FIG. 4. Intensity crosstalk plot for the first base of sequencing for clusters detected in the 488 nm channel (“G”) and the 560 nm channel (“T”). The clusters separate into two distinct, roughly orthogonal components, and the aggregate dataset shows low correlation, both indicative of highly clonal clusters.
FIG. 5. Intensity crosstalk plot for the fifth base of sequencing. The clusters have become significantly dimmer and more correlated, indicating incomplete addition and an increase in polyclonality.
FIG. 6. Crosstalk plot correlation over multiple sequencing rounds. The correlation increases monotonically and roughly linearly, indicating a steady accumulation of chemistry errors (phasing).
FIG. 7. Analysis of phasing on a per-cluster basis, showing the fraction of clusters that are sufficiently clonal to pass an intensity threshold (i.e. a “chastity filter”).
FIG. 8. Representative region of interest of an initial base of sequencing of an RNA sequencing library prepared in an expanded sample, with two rounds of synthesis before imaging.
FIG. 9. Crosstalk plot for the first base of sequencing, with two rounds of synthesis before imaging. The two channels are more correlated initially than in the analogous case for one round of synthesis (see FIG. 4).
FIG. 10. Crosstalk plot for the seventh base of sequencing, with two rounds of synthesis before imaging. The two channels have not become significantly more correlated over seven cycles of sequencing.
FIG. 11. Crosstalk plot correlation over multiple sequencing rounds with two rounds of synthesis.
FIG. 12. Fraction of clusters passing the intensity threshold. Unlike the analogous case in FIG. 7, a significant fraction of clusters consistently pass the 0.6 threshold.
FIG. 13. Conceptual illustration of SOLiD sequencing by ligation. (a) A template strand is sequenced by successive cycles of ligation and cleavage of fluorescent dinucleotide probes. Multiple sequencing primers with different starting positions are used; each base is ultimately assayed twice. (b) Two-base encoding scheme used in SOLiD. (c) The true biological sequence can be reconstructed from a “color space” two-base encoding.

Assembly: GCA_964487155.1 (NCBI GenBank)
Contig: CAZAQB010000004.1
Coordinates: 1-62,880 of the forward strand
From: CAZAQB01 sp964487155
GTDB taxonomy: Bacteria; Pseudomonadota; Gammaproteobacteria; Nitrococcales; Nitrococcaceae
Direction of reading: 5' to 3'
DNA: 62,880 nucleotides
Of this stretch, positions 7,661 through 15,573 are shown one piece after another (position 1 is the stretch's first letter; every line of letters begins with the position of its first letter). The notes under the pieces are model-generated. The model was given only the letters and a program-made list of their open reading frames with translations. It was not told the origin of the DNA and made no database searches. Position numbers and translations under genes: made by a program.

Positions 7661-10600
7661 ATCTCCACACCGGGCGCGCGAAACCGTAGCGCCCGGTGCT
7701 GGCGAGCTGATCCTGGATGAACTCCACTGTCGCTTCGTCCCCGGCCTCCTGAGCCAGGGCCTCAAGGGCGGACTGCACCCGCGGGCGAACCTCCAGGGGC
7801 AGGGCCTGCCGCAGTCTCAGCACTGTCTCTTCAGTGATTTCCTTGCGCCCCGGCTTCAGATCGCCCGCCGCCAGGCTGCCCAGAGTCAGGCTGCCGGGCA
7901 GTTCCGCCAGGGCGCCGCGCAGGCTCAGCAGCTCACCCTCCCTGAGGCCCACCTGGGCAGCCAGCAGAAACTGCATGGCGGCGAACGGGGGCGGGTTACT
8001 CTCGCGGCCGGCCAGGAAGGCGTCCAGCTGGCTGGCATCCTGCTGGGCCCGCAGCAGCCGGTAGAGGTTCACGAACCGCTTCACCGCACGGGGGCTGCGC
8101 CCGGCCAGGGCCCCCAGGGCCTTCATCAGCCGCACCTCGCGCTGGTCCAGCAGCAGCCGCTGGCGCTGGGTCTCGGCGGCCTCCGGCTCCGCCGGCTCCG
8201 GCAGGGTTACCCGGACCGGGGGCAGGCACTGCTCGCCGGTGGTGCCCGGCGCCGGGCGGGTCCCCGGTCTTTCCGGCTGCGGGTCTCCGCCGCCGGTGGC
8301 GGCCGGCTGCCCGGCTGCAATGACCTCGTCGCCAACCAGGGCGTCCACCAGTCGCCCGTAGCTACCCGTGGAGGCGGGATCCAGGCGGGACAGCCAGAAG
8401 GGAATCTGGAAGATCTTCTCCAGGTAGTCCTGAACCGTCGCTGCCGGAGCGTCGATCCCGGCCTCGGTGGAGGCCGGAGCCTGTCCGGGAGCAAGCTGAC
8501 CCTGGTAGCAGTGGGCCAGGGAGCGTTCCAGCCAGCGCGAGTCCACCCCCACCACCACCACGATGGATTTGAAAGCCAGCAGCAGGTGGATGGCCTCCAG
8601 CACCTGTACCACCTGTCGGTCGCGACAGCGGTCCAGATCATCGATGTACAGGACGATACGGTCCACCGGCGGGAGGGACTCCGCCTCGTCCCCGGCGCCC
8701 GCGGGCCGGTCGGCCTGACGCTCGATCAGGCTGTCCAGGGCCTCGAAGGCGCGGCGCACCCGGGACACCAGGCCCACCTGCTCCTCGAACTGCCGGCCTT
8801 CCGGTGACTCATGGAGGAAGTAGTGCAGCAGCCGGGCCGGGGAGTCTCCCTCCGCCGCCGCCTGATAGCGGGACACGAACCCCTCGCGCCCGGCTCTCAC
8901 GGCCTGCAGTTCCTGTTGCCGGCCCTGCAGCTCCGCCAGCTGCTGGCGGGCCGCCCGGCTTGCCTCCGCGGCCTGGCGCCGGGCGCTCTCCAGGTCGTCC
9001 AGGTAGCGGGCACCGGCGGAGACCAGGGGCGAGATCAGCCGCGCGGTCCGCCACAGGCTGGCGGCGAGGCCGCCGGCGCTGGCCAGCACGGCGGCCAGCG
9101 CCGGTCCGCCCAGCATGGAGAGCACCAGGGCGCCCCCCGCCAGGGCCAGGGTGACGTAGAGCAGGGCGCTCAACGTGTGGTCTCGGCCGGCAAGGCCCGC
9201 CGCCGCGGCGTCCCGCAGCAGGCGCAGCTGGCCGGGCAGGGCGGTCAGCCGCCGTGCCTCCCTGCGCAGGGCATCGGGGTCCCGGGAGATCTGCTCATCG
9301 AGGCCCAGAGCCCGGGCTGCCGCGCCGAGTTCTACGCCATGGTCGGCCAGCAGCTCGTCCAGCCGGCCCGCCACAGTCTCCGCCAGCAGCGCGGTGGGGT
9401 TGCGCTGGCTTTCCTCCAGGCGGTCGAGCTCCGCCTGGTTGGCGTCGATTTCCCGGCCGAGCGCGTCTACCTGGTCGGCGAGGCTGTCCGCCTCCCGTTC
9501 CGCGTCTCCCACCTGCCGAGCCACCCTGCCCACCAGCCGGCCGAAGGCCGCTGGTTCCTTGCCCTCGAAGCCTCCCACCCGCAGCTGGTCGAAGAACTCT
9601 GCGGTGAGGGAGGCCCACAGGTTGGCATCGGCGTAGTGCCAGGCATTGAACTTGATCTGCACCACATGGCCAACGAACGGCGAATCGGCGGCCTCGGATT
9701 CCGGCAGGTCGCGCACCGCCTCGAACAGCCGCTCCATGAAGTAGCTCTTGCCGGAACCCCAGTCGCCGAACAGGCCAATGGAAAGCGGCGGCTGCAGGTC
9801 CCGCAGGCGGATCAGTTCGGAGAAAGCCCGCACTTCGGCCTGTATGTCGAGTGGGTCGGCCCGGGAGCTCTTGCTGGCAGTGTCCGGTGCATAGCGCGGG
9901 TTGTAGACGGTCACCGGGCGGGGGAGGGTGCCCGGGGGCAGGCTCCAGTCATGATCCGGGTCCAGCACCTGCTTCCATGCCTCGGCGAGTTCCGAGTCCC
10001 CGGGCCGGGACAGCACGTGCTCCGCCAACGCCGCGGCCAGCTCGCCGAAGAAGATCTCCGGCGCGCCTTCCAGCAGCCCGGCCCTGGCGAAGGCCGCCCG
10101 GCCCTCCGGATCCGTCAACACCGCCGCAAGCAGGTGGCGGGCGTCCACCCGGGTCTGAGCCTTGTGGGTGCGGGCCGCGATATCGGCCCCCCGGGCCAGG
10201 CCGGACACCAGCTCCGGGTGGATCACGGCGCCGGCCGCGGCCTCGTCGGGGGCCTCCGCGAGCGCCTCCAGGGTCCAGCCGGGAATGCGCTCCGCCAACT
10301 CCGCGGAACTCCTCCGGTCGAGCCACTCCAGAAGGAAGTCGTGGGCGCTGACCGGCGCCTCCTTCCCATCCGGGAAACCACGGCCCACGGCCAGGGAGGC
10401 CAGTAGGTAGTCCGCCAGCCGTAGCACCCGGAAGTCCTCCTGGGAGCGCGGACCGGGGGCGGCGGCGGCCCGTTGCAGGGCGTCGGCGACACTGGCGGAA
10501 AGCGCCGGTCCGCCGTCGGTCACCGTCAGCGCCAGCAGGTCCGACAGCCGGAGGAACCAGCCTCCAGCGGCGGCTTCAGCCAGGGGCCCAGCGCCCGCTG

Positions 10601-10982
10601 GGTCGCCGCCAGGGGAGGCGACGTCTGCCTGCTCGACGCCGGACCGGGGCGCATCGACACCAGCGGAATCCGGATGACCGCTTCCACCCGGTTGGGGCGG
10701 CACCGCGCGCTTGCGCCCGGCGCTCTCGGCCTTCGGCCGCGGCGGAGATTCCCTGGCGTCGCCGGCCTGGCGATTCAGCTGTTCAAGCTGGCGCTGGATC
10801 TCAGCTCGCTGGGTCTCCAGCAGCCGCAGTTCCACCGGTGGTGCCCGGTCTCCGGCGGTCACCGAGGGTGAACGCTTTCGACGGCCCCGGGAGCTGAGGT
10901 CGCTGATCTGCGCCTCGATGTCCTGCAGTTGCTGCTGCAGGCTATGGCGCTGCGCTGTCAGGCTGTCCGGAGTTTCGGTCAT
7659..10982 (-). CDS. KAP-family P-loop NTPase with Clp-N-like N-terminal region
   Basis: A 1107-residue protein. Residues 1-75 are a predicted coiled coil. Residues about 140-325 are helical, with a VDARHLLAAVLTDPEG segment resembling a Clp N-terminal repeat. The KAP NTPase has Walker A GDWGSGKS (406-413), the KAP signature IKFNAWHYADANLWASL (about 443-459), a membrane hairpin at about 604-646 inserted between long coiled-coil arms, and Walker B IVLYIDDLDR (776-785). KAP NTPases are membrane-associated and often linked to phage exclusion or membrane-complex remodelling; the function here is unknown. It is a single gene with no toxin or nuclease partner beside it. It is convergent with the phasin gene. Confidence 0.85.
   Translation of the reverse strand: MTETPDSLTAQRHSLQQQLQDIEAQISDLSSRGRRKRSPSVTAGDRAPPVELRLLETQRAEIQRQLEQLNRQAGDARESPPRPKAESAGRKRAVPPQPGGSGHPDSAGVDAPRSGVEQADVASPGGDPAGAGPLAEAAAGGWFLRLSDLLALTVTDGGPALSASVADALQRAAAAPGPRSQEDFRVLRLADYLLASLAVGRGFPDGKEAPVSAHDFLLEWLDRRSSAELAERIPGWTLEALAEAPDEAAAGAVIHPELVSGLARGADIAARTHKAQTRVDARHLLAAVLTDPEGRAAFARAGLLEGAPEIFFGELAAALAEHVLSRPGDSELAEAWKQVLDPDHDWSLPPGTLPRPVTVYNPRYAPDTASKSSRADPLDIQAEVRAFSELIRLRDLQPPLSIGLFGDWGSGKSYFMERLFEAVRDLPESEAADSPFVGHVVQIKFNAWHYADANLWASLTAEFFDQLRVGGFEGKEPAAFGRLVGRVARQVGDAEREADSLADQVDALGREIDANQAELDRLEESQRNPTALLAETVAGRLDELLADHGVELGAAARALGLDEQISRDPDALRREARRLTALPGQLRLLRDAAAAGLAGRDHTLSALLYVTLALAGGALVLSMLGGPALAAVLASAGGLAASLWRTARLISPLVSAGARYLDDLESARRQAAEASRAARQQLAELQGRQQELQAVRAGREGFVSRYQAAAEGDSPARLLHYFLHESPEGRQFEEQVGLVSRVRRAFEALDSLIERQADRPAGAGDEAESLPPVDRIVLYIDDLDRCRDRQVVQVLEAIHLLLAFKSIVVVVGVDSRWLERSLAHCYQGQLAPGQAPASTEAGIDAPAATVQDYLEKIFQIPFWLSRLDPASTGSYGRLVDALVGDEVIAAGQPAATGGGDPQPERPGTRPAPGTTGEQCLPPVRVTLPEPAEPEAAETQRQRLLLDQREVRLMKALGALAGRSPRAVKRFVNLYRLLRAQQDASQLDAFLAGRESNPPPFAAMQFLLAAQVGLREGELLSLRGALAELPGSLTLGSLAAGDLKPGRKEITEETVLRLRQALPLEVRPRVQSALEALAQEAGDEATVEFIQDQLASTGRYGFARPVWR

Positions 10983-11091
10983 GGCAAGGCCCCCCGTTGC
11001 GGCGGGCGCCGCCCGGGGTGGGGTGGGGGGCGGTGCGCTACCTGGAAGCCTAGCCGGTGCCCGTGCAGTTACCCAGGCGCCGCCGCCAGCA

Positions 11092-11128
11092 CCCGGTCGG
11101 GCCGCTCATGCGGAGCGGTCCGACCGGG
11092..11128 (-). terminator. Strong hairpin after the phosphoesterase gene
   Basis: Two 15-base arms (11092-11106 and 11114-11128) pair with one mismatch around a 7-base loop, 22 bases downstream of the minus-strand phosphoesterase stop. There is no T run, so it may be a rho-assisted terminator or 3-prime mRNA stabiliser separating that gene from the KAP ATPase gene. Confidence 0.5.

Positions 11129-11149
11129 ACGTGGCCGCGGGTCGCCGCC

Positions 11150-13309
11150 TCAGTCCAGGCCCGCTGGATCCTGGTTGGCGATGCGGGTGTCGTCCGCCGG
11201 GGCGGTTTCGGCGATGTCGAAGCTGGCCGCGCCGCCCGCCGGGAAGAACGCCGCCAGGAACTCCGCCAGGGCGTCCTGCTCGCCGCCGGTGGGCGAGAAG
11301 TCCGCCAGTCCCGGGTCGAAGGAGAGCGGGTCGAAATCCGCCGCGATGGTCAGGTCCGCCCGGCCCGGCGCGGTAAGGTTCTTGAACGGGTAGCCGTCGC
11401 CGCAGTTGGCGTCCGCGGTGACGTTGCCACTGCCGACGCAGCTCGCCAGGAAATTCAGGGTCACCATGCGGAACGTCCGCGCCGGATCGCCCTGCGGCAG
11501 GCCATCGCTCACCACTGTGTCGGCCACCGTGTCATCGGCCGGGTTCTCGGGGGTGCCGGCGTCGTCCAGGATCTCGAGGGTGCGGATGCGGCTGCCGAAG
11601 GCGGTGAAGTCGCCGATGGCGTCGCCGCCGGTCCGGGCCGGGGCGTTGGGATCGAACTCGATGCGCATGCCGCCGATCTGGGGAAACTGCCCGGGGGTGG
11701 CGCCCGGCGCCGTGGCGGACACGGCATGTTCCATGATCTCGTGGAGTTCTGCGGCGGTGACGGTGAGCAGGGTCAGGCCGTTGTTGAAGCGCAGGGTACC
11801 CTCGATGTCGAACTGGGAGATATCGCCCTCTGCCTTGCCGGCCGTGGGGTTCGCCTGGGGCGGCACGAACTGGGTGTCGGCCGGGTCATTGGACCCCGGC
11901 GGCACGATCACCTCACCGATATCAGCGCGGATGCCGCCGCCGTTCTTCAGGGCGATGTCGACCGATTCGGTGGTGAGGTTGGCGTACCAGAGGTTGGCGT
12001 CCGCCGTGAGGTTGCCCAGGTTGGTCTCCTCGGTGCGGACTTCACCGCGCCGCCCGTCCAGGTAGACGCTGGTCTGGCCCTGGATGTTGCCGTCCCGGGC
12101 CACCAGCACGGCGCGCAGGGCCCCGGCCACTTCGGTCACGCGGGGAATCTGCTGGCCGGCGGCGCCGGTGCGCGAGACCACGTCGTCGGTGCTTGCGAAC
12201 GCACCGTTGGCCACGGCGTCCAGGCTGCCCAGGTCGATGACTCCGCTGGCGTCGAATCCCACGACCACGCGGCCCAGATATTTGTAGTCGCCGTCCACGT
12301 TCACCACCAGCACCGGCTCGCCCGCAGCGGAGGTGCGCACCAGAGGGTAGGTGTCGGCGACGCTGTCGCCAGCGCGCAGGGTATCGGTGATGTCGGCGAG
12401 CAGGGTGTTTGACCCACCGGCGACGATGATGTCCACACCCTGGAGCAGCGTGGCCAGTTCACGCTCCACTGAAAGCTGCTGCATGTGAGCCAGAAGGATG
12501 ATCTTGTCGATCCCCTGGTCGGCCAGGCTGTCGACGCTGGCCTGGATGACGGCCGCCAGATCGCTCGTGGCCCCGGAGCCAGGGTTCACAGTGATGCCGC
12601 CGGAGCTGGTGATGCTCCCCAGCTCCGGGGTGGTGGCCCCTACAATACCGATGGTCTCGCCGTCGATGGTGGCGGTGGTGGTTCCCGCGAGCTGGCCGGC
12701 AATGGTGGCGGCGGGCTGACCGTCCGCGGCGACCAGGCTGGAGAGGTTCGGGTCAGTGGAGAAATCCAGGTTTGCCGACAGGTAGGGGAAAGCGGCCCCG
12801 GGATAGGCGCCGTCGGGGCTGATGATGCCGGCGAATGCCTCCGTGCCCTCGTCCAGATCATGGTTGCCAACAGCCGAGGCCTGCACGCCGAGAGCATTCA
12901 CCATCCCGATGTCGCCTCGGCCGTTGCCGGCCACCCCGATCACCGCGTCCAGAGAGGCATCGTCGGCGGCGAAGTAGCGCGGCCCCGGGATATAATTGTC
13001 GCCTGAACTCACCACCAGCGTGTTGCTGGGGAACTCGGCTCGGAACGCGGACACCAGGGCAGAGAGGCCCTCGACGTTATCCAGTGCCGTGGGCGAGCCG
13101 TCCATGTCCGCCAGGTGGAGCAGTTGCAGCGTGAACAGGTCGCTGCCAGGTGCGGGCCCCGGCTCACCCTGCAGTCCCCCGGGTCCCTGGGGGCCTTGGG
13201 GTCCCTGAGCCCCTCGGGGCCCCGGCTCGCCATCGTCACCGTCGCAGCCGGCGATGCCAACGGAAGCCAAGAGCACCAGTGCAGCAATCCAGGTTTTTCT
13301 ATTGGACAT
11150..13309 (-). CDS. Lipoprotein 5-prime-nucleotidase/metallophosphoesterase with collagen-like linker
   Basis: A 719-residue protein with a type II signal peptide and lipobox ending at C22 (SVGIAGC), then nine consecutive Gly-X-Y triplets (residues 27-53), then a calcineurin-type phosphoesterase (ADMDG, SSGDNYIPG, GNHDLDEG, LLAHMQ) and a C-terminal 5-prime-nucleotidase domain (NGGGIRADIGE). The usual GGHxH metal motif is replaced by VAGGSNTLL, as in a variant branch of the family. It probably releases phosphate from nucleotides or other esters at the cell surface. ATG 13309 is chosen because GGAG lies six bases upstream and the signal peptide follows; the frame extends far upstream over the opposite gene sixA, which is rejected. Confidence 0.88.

FIG. 14. Conceptual illustration of cyclic reversible termination based sequencing by synthesis. A target strand, typically a member of a micro-scale cluster of identical molecules amplified from a template, is primed with a sequencing primer which will initiate polymerase binding. A mixture of nucleotides modified with a fluorophore and a 3′blocking group are added along with a polymerase. The primer is extended by a single base and the cluster is imaged. The dye and the 3′blocking group are then both cleaved, and the cycle can be repeated.
FIG. 15. Measurement of emission and absorption spectra for NextSeq dyes. (a) Absorption spectra for NextSeq dyes indicating two unique colors. (b) Emission spectra for an excitation close to each of the absorption maxima.
DETAILED DESCRIPTION
As used herein and in the appended claims, the singular forms “a”, “an”, and “the” are defined to mean “one or more” and include the plural unless the context clearly dictates otherwise. It is further noted that the claims can be drafted to exclude any optional element. As such, this statement is intended to serve as antecedent basis for use of such exclusive terminology as “solely,” “only” and the like in connection with the recitation of claim elements, or use of a “negative” limitation. As will be apparent to those of skill in the art upon reading this disclosure, each of the individual embodiments described and illustrated herein has discrete components and features which can be readily separated from or combined with the features of any of the other several embodiments without departing from the scope or spirit of the present teachings. Any recited method can be carried out in the order of events recited or in any other order which is logically possible.